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If I have a list of files, some of which have spaces in their names, generated from, say:

find . -iname "*hs" | grep foo

How can I pass them as arguments to a single process like process name1 name2 ...?

Note that I want to pass all file names as individual arguments to a single process, so standard for f in * solutions won't work

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xargs –  Matt Ball Feb 5 '13 at 3:22
@MattBall: I tried with xargs, but it's splitting the filenames with spaces into multiple arguments –  amindfv Feb 5 '13 at 3:24
Will you always be using 'find' to generate the filenames? –  morgant Feb 5 '13 at 3:24
@morgant: For this use-case, yes! But of course it would be nice to know a general solution –  amindfv Feb 5 '13 at 3:25
'find -print0' used in conjunction with 'xargs -0' should do the trick. –  morgant Feb 5 '13 at 3:27

1 Answer 1

up vote 4 down vote accepted
find . -iname "*hs*" -exec grep foo {} +

find . -iname "*hs*" -print0 | xargs -0 grep foo

Both work; the first might even be a little more efficient, unless the + option groups fewer files into a command line than xargs does.

If you're generating the file names via shell globbing, then:

grep foo *hs*

preserves the spacing in file names. Using ls to generate the names is very problematic.

Filtering names

The grep command was meant to filter the list of filenames before the bulk process, not to search the contents of the files themselves.

So you want names that match both 'hs' and 'foo'? In that case, you are best off using find still:

find . \( -iname "*hs*" -a -iname "*foo*" \) -exec grep foo {} +

Use the boolean capabilities of find.

GNU grep extensions -Z and -z

If you can't do that (your grep regex needs to be too complex for find), then you're in difficulties unless you've got a (hypothetical?) version of grep that will read 'lines' delimited by nulls.

-Z, --null
Output a zero byte (the ASCII NUL character) instead of the character that normally follows a file name. For example, grep -lZ outputs a zero byte after each file name instead of the usual newline. This option makes the output unambiguous, even in the presence of file names containing unusual characters like newlines. This option can be used with commands like find -print0, perl -0, sort -z, and xargs -0 to process arbitrary file names, even those that contain newline characters.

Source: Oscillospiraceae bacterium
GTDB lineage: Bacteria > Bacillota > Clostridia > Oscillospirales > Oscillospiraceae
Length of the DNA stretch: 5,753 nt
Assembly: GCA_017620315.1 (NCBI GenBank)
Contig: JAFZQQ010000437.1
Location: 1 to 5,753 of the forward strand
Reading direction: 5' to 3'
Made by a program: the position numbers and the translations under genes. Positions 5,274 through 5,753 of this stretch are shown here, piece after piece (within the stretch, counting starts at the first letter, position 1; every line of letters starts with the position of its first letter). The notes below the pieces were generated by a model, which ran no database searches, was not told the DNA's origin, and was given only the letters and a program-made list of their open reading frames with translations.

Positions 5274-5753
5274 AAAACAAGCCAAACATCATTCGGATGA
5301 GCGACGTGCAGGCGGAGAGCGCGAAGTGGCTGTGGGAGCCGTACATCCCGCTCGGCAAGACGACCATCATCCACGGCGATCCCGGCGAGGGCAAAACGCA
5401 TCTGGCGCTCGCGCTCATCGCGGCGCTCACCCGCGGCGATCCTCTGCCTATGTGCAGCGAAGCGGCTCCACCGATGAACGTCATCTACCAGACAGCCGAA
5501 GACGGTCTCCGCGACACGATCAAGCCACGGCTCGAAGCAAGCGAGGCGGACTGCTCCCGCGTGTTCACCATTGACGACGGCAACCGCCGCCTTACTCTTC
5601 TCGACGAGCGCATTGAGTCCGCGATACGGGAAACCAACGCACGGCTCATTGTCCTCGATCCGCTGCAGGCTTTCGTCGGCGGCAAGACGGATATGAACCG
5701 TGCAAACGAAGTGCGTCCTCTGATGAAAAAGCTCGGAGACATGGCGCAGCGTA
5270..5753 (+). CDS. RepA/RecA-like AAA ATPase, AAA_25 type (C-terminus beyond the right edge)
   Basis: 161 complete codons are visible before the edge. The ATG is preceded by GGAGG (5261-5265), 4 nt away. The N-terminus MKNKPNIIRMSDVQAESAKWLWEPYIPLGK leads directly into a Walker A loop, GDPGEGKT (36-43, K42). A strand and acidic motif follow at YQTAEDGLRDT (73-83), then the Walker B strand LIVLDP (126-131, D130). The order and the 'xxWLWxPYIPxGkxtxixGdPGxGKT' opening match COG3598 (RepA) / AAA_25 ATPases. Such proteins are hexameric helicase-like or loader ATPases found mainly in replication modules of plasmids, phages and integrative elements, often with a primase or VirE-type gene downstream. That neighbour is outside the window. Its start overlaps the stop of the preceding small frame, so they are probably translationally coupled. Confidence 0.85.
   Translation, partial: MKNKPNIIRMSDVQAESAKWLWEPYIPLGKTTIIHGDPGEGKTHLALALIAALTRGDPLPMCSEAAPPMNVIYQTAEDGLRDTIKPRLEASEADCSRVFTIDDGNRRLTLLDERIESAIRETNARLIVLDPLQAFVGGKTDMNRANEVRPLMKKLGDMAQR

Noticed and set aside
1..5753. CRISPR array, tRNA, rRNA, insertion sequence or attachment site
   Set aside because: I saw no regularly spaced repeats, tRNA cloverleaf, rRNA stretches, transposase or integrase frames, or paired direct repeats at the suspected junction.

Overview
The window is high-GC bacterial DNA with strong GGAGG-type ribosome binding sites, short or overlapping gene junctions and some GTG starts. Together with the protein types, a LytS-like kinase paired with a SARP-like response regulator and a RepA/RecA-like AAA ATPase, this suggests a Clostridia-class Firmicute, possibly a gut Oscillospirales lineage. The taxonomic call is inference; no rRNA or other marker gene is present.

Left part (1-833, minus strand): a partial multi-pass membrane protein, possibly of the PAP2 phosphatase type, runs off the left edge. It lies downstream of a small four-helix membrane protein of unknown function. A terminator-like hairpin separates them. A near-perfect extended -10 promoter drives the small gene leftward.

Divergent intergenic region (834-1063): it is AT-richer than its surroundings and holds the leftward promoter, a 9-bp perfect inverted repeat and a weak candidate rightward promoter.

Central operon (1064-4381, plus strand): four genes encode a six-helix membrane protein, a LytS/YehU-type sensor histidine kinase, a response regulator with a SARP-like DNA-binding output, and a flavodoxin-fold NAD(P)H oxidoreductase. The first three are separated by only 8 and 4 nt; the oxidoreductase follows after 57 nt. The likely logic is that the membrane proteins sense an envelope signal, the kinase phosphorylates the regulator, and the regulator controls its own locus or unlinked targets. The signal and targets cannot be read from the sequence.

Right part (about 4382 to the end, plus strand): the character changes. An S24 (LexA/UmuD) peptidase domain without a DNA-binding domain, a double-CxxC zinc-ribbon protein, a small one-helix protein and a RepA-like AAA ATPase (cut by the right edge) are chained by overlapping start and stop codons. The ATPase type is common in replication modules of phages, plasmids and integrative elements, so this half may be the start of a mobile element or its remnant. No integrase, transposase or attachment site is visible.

This is almost what's wanted, but not quite. The POSIX 2008 getdelim() function would be the tool to use; add a -z option to grep for the purpose, and then use grep -lzZ .... to filter the find ... -print0 data before it is fed to xargs -0.

The quote above is from the manual page on Mac OS X 10.7.5, and the GNU grep is version 2.5.1. Maybe a more recent version of GNU grep is better equipped to help?

And lo and behold, GNU grep 2.14 supports the requisite option:

-z, --null-data
Treat the input as a set of lines, each terminated by a zero byte (the ASCII NUL character) instead of a newline. Like the -Z or --null option, this option can be used with commands like ‘sort -z’ to process arbitrary file names.

Run a script from find

The other option, not to be ignored, is to create a script to be run by the find command:

find . -iname "*hs*" -exec ./list-foo + 

Where the list-foo script might be:

for arg in "$@"
    case "$arg" in
    (*foo*) echo "$arg";;   # This will still cause problems

This identifies the files; the echo is sub-optimal. Maybe you need to capture the names in an array, and then invoke the final command using the array:

array=( )
for arg in "$@"
    case "$arg" in
    (*foo*) array[$((i++))]="$arg";;

if [ "$i" -gt 0 ]
then real_work "${array[@]}"

Where real_work is the program (script?) that does the real work. You can throw list-foo away once you're done with it, unless you're going to be doing the same filtering job over and over.

Globbing names that contain a space

You can glob names that contain a space by escaping the space:

rm -i -- *\ *

This expands to just the file names with spaces in the name, which helps in cleaning up a directory with file names containing files created for testing the answers to this question.

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This is working in general, but I'm still tweaking it, as the grep command was meant to filter the list of filenames before the bulk process, not to search the contents of the files themselves –  amindfv Feb 5 '13 at 3:45
Ok, found the full answer! find . -iname "*hs -print0 | grep -zZ foo | xargs -0 some-process - this allows you to filter with grep in-between –  amindfv Feb 5 '13 at 4:02
Yup...and I found the same thing while you were at work, and wrote up that and some alternatives. bash arrays can be quite useful; so can custom scripts. But for your immediate purpose, a new enough version of GNU grep and the -zZ options is what you want. –  Jonathan Leffler Feb 5 '13 at 4:22
Look up -path and -ipath in GNU find; also the -regex option. There's more than one way to do it — and that's before we start using Perl. –  Jonathan Leffler Feb 5 '13 at 4:32
And, just an FYI (now I've compiled and tested GNU grep 2.14): the -z option is sufficient for your purpose. The -Z option is appropriate for when you want grep to generate a list of null terminated file names from the list of files it is processing, not from the data it is processing. A question of learning as we go... –  Jonathan Leffler Feb 5 '13 at 4:43

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